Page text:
Spread the love

Did you wonder why the researchers use mice and rats in experiments when the results are often applied to humans, ischemic and hemorrhagic strokes and TBIs among them?

I wondered why, and I thought the reason was because the researchers would proceed with “all mammals are alike to some degree,” and the vermin are cheap and few people care enough about them (except the People for the Ethical Treatment of Animals–PETA). So I went ahead and did what I do best: Research. 

It turns out that mice, rats, and humans are eerily alike. Rattus norvegicus turns out to have 2.75 billion pairs of DNA bases (chemical bonds). That is slightly fewer than human 2.9 billion and slightly more than the mouse’s 2.6 billion.

Similarities between the human and rat genomes (entire set of DNA instructions found in a cell) are  important. Researchers were satisfied to find that almost all the human genes linked with disease so far are identical in rats, too, upholding the use of rats in their testings. All three species–humans, mice, and rats–share 280 large chunks of chromosomes that are virtually identical, indicating that they are requisite for comparison. 

When a female mouse gets pregnant, it only takes between 19 and 21 days for her to give birth to a litter which is an average 6 to 8. When a female rat gets pregnant, the average gestation time is 21 to 23 days, and the usual litter size is 8 to 18 pups. So it makes sense to use them.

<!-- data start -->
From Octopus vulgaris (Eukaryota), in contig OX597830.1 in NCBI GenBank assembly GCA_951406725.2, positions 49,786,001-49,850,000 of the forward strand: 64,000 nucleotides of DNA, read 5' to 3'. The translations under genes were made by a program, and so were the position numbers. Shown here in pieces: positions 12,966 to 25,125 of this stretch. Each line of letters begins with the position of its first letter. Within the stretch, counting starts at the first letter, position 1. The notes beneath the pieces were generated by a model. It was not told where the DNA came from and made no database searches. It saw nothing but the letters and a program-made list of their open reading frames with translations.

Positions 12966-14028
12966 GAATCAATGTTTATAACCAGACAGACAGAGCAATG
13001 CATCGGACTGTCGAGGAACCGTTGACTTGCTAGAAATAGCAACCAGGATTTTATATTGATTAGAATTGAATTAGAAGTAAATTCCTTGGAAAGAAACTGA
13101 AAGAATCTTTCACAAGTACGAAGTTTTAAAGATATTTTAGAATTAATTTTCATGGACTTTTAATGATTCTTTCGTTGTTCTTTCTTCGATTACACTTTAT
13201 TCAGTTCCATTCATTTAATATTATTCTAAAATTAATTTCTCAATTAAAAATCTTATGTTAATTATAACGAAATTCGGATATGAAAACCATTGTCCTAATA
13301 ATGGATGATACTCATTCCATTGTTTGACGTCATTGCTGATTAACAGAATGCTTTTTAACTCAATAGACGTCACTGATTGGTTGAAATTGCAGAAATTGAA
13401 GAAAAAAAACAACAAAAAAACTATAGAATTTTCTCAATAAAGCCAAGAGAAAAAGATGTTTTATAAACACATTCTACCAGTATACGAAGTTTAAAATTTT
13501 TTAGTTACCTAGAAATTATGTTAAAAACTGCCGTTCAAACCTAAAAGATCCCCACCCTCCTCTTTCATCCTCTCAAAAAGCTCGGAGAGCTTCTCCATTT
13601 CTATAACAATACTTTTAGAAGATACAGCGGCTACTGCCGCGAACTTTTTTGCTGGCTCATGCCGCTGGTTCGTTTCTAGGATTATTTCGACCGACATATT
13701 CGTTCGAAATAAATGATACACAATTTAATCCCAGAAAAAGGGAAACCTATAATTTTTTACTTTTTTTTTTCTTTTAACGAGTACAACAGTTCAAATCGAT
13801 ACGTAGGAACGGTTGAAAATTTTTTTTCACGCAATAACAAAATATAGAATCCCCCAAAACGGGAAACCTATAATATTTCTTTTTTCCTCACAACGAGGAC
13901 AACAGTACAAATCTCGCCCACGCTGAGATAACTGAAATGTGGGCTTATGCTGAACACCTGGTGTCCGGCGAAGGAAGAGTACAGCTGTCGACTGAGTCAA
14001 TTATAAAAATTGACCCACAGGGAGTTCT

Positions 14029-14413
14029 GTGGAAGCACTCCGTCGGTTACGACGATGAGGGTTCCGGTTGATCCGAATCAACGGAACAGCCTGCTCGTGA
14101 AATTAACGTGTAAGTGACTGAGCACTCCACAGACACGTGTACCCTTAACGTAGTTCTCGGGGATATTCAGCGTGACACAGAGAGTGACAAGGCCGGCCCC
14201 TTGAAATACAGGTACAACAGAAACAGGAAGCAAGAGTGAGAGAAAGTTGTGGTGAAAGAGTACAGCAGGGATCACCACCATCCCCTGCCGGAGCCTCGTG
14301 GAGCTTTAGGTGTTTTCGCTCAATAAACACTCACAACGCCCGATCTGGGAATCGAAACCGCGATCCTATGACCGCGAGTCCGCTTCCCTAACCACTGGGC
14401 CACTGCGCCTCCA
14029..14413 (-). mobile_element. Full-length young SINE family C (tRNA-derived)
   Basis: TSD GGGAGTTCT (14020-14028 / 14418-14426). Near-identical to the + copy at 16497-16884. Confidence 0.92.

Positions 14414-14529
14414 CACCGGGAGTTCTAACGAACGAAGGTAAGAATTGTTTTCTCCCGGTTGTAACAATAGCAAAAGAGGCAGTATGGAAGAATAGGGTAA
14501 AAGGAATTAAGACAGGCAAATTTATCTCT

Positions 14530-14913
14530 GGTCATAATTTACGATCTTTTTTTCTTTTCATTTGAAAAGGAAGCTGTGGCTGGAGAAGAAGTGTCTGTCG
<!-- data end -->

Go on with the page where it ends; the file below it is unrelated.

Among the thousands upon thousands of experiments, for example, mice have been used to show that drug abuse leads to permanent changes in the brain. Rat experiments led to cardiovascular advances, neural regeneration, wound healing, diabetes, and an assortment of behavioral studies. And both mice and rat are the two most commonly used mammalian models for studying strokes and TBIs. 

So the next time you trap mice or rats and lead them to their deaths, know that in the laboratories, there are plenty more vermin promoting wellness for humans. The PETA people are angry, but others are delighted to have one less pest in the home. Vermin belong in the laboratories. Period. 

Joyce Hoffman

Joyce Hoffman

Joyce Hoffman is one of the world's top 10 stroke bloggers according to the Medical News Today. You can find the original post and other blogs Joyce wrote in Tales of a Stroke Survivor. (https://talesofastrokesurvivor.blog)
Previous post Interventions in Hypertension: The Story of High Blood Pressure
Next post Intermittent Fasting for Brain Health: Eat What? Fast When? It Depends.
0 0 votes
Article Rating
Notify of
Inline Feedbacks
View all comments
Would love your thoughts, please comment.x